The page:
"I see where you're coming from," he said. "We will tell the security that you're okay but I still wouldn't hang around if I were you."
"I'll just be another 5 minutes."
"Okay," said she as we prepared to part company, "can I just take your name and your date of birth."
I gave her both and she scribbled them down in a notebook. I thought it was odd that she didn't check by asking for ID.
We went our separate ways and I pushed my bike over to another ride. There was a hard looking guy operating it, cajoling punters on to it and so on and so, mindful that he was someone I wouldn't want to be on the wrong side of, I asked him if he minded me taking any photos of the ride. He just shrugged and said it was fine. He obviously couldn't care less and seemed confused that I'd even felt the need to ask. So when the ride got going I took a few shots - all of which were uniformly dreadful.
As I wheeled myself away from that space there was a familiar tap on my shoulder.
"Mr Gorman," said Mrs Plod, "I thought we asked you to leave."
"Really?" I asked, genuinely bemused, "I thought we agreed I was going to stay for a few minutes."
"I don't think so," said she which was the first moment where I felt a tinge of annoyance because it was quite definitely how our earlier conversation had gone.
"We don't want you to take any more photos Mr Gorman," said Mr. Plod. "The security guards don't like it."
"But the guy who's running the ride doesn't mind."
"The security guards don't like it."
"But you've told them that I'm not taking pictures of people. I mean, it's not just not-kids... it's not even people."
"Yes... but the security guards don't want you taking pictures of any of their rides."
"Okay," I shrugged. "Only that's not what you said before. It was people taking pictures of kids before. I mean, there weren't even any kids on the ride."
"Are you going to leave now, Mr Gorman?" she asked.
"Yes, but I'm just trying to make it clear that..."
"Because if you don't, it will be a breach of the peace," said he, making it clear that our conversation was over.
"Yeah and I'm going but..."
And then I gave up. Because, really, what was the point? So I turned and cycled home feeling ever so slightly threatened by life. I really do understand why there might be some rational concern about a single man wandering around a fair with a camera but at the same time... it wasn't overrun with kids and I was careful never to do anything that might give anyone any reason to be worried. Unless simply being in possession of a camera is enough these days? But then fairs are photogenic places; full of character and light. People are bound to want to take photos of them, aren't they? Now, the next time the fair comes to one of my local parks I'm going to think twice about getting my camera out because the next time the police ask me I'll think, "yeah... and my names already in their book." and I really don't think I should have to feel like that.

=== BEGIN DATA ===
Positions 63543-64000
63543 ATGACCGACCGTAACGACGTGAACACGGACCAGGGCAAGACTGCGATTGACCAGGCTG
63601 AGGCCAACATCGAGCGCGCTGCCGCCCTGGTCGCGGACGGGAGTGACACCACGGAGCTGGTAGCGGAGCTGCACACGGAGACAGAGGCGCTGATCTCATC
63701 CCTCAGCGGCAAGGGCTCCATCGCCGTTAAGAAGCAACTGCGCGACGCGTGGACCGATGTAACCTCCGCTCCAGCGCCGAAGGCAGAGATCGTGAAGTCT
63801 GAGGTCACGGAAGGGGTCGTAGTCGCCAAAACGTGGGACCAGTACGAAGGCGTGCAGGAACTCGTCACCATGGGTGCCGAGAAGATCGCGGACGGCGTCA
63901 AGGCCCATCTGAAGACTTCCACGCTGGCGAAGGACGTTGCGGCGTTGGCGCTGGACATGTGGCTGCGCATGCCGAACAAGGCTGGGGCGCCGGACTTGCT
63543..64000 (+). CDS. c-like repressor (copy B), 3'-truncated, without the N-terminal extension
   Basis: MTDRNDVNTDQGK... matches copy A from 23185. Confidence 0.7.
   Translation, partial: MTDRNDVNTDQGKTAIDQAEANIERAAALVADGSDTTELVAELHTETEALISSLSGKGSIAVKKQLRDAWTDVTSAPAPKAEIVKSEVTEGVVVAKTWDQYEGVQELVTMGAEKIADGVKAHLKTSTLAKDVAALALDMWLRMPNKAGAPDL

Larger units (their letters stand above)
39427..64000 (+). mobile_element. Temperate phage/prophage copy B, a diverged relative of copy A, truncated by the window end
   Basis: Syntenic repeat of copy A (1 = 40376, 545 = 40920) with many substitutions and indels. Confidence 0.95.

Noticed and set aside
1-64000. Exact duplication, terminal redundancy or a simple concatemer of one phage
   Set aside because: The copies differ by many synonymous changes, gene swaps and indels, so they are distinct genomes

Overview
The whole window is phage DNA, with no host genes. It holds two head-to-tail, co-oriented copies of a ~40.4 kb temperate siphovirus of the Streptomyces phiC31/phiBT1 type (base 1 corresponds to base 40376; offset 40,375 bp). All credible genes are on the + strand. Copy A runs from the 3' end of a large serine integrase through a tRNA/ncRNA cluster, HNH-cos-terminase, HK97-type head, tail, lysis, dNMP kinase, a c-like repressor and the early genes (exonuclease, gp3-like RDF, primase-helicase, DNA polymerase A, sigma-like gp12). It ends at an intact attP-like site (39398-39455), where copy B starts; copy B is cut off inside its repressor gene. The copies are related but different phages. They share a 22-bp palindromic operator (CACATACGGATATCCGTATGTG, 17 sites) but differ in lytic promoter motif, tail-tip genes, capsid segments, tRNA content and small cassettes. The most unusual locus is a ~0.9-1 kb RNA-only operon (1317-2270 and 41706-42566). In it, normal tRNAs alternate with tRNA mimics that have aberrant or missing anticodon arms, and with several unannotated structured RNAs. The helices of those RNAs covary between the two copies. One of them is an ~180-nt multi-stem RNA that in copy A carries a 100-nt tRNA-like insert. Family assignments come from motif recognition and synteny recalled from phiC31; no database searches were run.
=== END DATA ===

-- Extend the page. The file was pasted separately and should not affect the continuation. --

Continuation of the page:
I honestly don't mind them asking me what I'm up to... but I do mind that when they establish that I'm clearly not doing anything wrong I'm made to feel like I am.
Thursday, July 26, 2007
Sadly that isn't the point and I might well turn out to be the lowest scoring contributor ever. It really is devilishly difficult to even get on the microphone so quick are the others at spotting a repetition. I spent the whole of the evening pressing my buzzer and discovering that someone else had managed to press a split second sooner. The live audience were aware that I was pressing and not getting in on time and they enjoyed my playful frustration but of course the listening audience won't be aware of any of that.
It was definitely a jolly evening and I was getting laughs from the audience for acknowledging my own ineptitude but those are the kind of laughs that inevitably hit the cutting room floor... quite right too as they do sort of sit outside the show. Which leaves me concerned about quite how scant my contribution to the shows will be. Especially the first of the two.
I was very glad there was a second show because I'd already improved a little bit and knowing that the audience were onside I felt more able to be bold about making challenges. I think I managed to talk for a good 45 seconds on one of the subjects before grinding to a halt. Sadly it wasn't long enough for me to reach Gertrude's whistle and so I didn't get a point out of it.
The comic challenges people make - usually for deviation, where you know they will be given the subject back but also that it will raise a laugh - have to be judged right. I think until the audience trusts you it can feel as though you're spoiling someone else's flow rather than adding to the comedy. I think I got those right - and certainly the audience seemed to go with them - but they also seemed to be dismissed with speed while others seemed to be dwelt on. But that might just be my imagination.